Opposition leader Isaac Herzog told Britian’s ambassador to Israel Tuesday that a European Union plan to mark products made in factories over the Green Line is “a prize for terror.”
The EU will decide next week exactly how to label West Bank settlement products, after the European Parliament passed a resolution last month to approve the measure, according to a report by Haaretz.
Herzog, who heads the dovish Zionist Union Knesset faction, told David Quarrey he “strongly opposes this harmful and unnecessary measure,” calling it “a prize that Europe is bestowing for terror.”
“[It] serves only one purpose – continuing the hate and regional conflict. Marking these products is an act of violence by extremists who want to further inflame the situation and the EU is falling into their trap,” he said, according to a Hebrew-language transcript provided by Herzog’s spokesperson.
The Zionist Union chairman also warned that the move would be tantamount to a “blow to tens of thousands of Palestinians employed in factories in the West Bank under proper conditions who bring in an income for their families.”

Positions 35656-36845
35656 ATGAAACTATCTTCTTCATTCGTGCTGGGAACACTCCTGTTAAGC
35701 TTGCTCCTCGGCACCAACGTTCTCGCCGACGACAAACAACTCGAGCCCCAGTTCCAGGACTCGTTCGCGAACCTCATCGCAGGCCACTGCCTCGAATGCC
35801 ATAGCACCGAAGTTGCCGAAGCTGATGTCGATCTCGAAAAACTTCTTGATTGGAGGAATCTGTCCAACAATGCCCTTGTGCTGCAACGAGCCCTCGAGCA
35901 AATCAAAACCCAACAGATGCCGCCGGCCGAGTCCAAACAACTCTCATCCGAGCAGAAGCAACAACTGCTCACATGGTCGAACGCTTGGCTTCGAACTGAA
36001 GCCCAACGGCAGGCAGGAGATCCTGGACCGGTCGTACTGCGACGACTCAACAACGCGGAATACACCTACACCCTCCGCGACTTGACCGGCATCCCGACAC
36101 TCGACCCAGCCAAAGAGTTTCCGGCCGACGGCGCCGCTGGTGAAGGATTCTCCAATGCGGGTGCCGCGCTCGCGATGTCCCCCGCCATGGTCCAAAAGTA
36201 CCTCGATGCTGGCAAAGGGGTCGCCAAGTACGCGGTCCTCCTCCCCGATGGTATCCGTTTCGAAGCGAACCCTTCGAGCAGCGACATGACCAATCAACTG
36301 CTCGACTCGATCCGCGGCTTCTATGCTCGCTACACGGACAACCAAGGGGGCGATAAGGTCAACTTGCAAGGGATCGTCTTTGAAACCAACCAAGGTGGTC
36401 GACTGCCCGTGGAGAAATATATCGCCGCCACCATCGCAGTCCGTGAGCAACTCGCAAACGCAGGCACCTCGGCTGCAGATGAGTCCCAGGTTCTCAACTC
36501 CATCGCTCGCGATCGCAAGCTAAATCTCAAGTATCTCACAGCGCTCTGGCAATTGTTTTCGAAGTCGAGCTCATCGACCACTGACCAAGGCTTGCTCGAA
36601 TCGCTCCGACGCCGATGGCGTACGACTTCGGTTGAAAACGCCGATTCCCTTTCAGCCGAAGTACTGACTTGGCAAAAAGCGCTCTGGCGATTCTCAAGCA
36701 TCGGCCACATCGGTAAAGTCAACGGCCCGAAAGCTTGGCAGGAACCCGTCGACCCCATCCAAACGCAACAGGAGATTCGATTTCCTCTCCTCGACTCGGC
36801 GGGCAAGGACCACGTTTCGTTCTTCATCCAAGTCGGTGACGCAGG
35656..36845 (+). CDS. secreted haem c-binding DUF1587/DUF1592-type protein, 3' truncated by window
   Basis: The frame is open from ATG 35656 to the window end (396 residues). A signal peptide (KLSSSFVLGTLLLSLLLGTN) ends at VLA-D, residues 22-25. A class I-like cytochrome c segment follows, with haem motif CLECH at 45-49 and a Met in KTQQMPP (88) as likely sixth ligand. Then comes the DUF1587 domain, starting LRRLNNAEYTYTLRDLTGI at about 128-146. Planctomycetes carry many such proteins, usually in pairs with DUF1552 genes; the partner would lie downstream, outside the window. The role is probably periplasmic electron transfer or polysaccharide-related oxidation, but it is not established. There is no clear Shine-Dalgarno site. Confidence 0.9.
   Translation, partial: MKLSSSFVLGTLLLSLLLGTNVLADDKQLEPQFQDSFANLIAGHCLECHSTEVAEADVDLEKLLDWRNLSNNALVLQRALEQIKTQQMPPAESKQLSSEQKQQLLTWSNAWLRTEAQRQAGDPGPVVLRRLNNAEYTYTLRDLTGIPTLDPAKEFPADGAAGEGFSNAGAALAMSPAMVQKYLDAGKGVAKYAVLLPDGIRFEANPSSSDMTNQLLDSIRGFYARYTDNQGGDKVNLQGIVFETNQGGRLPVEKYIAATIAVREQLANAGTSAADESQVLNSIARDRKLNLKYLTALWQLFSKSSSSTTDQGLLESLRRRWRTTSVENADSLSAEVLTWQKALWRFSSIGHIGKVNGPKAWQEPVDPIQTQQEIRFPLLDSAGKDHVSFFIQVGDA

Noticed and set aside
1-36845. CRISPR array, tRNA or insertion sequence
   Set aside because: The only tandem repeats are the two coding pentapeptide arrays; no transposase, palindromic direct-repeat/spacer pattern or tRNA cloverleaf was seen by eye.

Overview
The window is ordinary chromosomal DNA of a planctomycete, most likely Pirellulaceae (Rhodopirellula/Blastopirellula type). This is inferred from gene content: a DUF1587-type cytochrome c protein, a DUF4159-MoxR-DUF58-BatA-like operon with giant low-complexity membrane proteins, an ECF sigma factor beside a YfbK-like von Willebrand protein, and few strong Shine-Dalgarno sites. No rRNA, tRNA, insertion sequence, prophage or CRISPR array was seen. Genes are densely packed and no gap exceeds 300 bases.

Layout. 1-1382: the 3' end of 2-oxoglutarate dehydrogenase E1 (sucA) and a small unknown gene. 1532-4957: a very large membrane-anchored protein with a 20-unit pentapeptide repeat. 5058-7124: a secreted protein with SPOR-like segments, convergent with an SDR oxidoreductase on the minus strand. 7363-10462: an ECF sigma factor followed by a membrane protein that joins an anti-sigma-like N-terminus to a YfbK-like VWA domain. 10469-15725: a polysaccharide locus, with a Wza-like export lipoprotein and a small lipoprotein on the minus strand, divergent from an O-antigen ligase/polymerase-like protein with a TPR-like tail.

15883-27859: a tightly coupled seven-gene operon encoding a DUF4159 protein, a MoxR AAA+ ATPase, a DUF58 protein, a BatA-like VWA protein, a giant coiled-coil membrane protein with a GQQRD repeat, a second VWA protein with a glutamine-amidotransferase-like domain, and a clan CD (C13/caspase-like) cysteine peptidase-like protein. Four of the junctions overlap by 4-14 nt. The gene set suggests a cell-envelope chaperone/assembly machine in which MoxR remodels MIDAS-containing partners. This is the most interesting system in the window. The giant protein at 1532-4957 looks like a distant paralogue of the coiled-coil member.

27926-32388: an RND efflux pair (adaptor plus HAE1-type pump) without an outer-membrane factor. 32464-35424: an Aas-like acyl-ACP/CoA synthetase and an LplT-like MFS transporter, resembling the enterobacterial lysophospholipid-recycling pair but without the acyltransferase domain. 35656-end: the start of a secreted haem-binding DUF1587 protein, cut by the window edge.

The comments were a rare note of unity between Herzog and the ruling government, which has also vociferously opposed the prospects of a labeling regime.
Deputy Foreign Minister Tzipi Hotovely slammed the move in comments to reporters on Tuesday afternoon.
Speaking during a tour of a West Bank factory, she said that “the factory we stand in is a symbol of coexistence, and in my view anyone who wants to promote peace must at the very least see this place with their own eyes.”
She said she saw the factory trip as “a visit that marks the start of a struggle” against product labeling.
But Herzog is not likely to be part of that government effort.
He said his concern came from a belief that it wouldn’t advance moribund peace efforts between Israel and the Palestinians.
“My stance on separating from the Palestinians is well-known,” he said, “but you will not achieve this with this kind of step.”
Peace talks between the Palestinians and Israelis broke down in April 2014 amid mutual recrimination. The past month has seen a spike in Palestinian terror attacks on Israelis in Jerusalem, the West Bank and cities across the country.
In April, the foreign ministers of 16 of the European Union’s 28 member states sent a letter to EU foreign policy chief Federica Mogherini asking her to promote the labeling of products from the settlements in store chains throughout Europe. Germany wasn’t among the signatories.
Then-foreign minister Avigdor Liberman strongly condemned the bid, suggesting that European nations might as well label them “with a yellow star” such as the one used by Nazi Germany to identify Jews before and during the Holocaust.